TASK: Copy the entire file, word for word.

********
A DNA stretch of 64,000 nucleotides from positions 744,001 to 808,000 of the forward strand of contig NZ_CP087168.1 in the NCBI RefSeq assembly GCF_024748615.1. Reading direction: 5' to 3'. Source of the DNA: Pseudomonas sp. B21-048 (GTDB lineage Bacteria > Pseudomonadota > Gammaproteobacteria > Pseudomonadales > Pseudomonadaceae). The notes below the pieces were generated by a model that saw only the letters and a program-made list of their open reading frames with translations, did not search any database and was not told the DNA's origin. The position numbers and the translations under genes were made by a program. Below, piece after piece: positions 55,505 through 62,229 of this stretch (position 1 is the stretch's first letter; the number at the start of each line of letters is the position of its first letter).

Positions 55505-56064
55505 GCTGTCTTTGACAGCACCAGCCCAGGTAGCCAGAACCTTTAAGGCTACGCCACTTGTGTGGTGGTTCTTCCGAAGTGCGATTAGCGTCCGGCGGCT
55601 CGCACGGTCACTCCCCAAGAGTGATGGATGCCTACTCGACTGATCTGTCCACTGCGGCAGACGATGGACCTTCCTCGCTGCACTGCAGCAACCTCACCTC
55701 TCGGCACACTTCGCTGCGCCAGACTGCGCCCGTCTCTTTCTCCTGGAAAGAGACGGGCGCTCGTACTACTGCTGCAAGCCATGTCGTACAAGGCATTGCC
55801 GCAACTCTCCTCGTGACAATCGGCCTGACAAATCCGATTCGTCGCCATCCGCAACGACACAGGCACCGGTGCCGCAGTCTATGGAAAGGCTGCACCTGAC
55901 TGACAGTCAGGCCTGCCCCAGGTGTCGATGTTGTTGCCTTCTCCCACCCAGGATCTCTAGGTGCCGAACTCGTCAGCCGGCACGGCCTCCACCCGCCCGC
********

A DNA stretch of 64,000 nucleotides from positions 744,001 to 808,000 of the forward strand of contig NZ_CP087168.1 in the NCBI RefSeq assembly GCF_024748615.1. Reading direction: 5' to 3'. Source of the DNA: Pseudomonas sp. B21-048 (GTDB lineage Bacteria > Pseudomonadota > Gammaproteobacteria > Pseudomonadales > Pseudomonadaceae). The notes below the pieces were generated by a model that saw only the letters and a program-made list of their open reading frames with translations, did not search any database and was not told the DNA's origin. The position numbers and the translations under genes were made by a program. Below, piece after piece: positions 55,505 through 62,229 of this stretch (position 1 is the stretch's first letter; the number at the start of each line of letters is the position of its first letter).

Positions 55505-56064
55505 GCTGTCTTTGACAGCACCAGCCCAGGTAGCCAGAACCTTTAAGGCTACGCCACTTGTGTGGTGGTTCTTCCGAAGTGCGATTAGCGTCCGGCGGCT
55601 CGCACGGTCACTCCCCAAGAGTGATGGATGCCTACTCGACTGATCTGTCCACTGCGGCAGACGATGGACCTTCCTCGCTGCACTGCAGCAACCTCACCTC
55701 TCGGCACACTTCGCTGCGCCAGACTGCGCCCGTCTCTTTCTCCTGGAAAGAGACGGGCGCTCGTACTACTGCTGCAAGCCATGTCGTACAAGGCATTGCC
55801 GCAACTCTCCTCGTGACAATCGGCCTGACAAATCCGATTCGTCGCCATCCGCAACGACACAGGCACCGGTGCCGCAGTCTATGGAAAGGCTGCACCTGAC
55901 TGACAGTCAGGCCTGCCCCAGGTGTCGATGTTGTTGCCTTCTCCCACCCAGGATCTCTAGGTGCCGAACTCGTCAGCCGGCACGGCCTCCACCCGCCCGC